D0ER1NC& MARSTRAND & RED CROSS BREWERIES,
VANCOUVEP, B. C.
Subscribe for the  ^ j Jl If
Ifliwie's
House
Hour
BEST IN THE WORLD
DRIARD HOTEL
NICOLA LAKE
nsupssF^
The Electric Process
The Hotel has been thoroughly renovated and refitted.
Everything First Class.
No pains spared to please the public.
Table supplied with best the market affords.
Fine Winest Liquors and Cigars.
M-.   TELEPHONE* BATH.
Headquarters for Princeton, Spence's Bridge and Kamloops
Stage Lines.
April 8, 1905
THE    SIMILKAMEEN    STAR
I MORE LOCAL NEWS J
Mayor Lamont of Ashnola was doing
business in town Thursday.
The horse round up is on. The next
amusement will be the river drive.
W. S. Wilson, who has been absent from
Princeton for nearly two years, is expected in on today's overland flyer.
In the estimates brought down at Victoria last week, Similkameen riding gets
$12,000 for roads, trails and bridges.
Angus Stewart, the energetic secretary
of the Hedley Lumber company, came
up Wednesday and went out to the company's logging camp.
James A. Wardner, widely known as a
prospector and mining promoter of
gigantic enterprises, died at El Paso,
Texas, on March 30. Jim was well known
to old timers in the Similkameen, having
visited Princeton a number of years ago.
He was an eccentric man and during his
life had made and lost a dozen  fortunes.
Mat Evanson, a pioneer of this section,
died at Otter Flat yesterday (Friday)
morning from the effects of poison which
he took, when mentally unbalanced, on
Thursday night. Some eight months ago
the deceased sold his interests on Bear
creek for $7,500, and left for the coast.
While away he spent money freely, and
it is believed was rolled for a good deal.
Two months ago he came back broke to
Otter Flat and has been brooding over
his foolishness ever since. The deceased was about 43 years of age, and
had a host of friends in the Similkameen.
The cigars are on the Star. Two weeks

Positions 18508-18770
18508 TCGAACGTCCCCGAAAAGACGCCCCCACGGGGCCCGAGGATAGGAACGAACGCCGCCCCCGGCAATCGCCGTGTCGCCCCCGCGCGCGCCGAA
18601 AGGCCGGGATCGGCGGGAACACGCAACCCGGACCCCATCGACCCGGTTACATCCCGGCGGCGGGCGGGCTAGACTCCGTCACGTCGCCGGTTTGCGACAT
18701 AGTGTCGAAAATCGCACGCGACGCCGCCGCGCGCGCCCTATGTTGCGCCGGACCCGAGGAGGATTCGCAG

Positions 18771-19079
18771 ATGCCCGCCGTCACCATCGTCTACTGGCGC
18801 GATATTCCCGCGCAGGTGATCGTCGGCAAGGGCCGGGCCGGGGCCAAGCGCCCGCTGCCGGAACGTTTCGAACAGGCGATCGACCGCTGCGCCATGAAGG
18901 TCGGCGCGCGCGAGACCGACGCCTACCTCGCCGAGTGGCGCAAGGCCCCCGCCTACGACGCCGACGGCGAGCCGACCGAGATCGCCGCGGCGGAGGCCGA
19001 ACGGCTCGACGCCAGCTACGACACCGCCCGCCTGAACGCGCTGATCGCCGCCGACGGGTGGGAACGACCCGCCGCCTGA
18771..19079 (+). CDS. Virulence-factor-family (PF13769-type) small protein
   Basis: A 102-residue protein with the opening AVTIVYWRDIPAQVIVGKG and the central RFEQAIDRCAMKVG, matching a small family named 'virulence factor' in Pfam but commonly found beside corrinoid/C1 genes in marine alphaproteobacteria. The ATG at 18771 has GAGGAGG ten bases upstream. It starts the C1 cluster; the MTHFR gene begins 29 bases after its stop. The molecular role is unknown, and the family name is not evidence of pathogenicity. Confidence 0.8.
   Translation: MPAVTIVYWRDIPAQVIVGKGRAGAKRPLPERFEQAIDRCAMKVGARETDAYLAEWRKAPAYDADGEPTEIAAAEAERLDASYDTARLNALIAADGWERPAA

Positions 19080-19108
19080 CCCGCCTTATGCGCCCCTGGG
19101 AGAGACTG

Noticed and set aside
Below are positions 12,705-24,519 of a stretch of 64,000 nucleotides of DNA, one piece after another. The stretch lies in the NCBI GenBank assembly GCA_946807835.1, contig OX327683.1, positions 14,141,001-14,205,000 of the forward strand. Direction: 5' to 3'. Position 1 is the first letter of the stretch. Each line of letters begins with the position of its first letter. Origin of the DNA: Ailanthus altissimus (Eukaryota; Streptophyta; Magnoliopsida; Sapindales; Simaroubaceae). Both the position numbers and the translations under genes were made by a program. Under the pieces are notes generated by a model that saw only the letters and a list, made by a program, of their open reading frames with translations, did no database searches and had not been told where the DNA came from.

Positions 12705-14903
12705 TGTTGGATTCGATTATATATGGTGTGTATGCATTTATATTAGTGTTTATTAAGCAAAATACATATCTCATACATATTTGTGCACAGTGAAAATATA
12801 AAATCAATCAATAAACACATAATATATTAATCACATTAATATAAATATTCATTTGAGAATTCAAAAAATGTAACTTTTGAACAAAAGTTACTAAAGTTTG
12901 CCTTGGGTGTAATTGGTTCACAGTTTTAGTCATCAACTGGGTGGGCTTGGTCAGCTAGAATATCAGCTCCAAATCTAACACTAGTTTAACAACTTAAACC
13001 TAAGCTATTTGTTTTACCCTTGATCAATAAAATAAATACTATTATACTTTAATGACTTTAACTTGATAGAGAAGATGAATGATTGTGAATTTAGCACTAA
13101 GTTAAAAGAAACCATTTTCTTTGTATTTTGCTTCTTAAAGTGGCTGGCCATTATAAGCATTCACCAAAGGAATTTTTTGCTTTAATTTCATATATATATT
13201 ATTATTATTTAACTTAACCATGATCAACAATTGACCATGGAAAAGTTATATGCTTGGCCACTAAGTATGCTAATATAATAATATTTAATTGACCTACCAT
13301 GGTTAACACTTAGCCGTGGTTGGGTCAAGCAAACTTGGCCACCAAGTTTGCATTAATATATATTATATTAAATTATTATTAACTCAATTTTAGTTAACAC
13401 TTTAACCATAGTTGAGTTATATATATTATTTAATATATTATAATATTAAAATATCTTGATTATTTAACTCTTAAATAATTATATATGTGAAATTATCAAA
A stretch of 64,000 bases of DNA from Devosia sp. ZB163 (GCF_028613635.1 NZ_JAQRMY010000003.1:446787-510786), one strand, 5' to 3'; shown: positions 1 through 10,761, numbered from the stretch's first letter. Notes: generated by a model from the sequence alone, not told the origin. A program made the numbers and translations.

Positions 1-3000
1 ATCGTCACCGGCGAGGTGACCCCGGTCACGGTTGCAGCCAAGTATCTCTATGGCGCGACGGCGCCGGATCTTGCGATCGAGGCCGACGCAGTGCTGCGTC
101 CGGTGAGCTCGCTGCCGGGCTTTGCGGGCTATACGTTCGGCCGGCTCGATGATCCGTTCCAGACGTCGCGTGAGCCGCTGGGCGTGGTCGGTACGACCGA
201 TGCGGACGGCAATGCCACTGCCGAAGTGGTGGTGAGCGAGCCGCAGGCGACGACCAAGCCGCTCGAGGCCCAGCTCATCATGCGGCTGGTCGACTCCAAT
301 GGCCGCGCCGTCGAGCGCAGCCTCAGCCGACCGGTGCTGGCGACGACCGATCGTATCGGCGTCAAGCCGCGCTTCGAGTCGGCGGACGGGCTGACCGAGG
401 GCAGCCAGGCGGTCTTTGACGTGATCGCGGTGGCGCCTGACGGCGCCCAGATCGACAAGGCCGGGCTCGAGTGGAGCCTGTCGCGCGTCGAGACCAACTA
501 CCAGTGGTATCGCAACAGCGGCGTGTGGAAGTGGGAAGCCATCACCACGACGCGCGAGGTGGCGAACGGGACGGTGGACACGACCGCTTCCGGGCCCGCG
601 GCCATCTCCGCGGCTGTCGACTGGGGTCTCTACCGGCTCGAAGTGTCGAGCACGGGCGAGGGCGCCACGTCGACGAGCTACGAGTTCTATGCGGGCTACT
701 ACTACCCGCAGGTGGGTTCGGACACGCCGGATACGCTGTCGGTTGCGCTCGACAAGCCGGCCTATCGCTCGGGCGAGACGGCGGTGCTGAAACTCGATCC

ago the Star stated that many bright
bright things were being said about L.
W. Shatford by the Victoria correspondent in the Hedley Gazette, and that the
correspondent is no doubt L. W. Shatford. The Gazette comes back at the
Star with a double-leaded column editorial stating that L. W. Shatford has
never written a single sentence or word
that has appeared in the Gazette, nor has
he written anything at any time for publication in the Gazette. Also that the
Gazette's correspondence is written by
one of the ablest and fairest (?) journalists in Victoria. The Star takes it all
back about Mr. Shatford being the guilty
party. We should have known that
L. W. did not have enough of the grey
matter in his upper stope to write such
able (?) articles.
A General Banking Business
A general banking business transacted
by the Bank of Hamilton. Capital
all paid up, $2,235,280,00. Reserve fund
and surplus profits, $2,140,176. Interest allowed on Savings bank deposits of
one dollar and upwards from date of deposit to date of withdrawal. A. H.
SKEY, Agent, Kamloops, B.C.
Ra Ha ROGERS
M.A., B.C.I,.
SOLICITOR
NOTARY PUBLIC, Etc.
VERNON, B.C.
P.O. Box 44.
FLOAT FROM THE MINES
Mining is on the revive in the
Boundary.
On March 23 the Calumet and Hecla
paid a dividend of $15 a share, amounting
to $1,500000.
The famous old Cariboo mine at Camp
McKinney, which has been shut down
for over a year, will be shortly reopened.
P. Burn's mine, the First Thought,
located on the reservation near Orient,
Washington, is now shipping regularly
to the Everett smelter. Manager A.
Sharpe, M. E., states that he now finds
no trouble in placing the ore with
smelters, as its rich gold values make it
a marketable commodity.
The United States supreme court has
rendered a decision of much interest to
mining men on the other side. The
court has decided that a tunnel company
which opens up a vein or body of mineral
in an unpatented claim has rights prior
to the locator of the claim. The point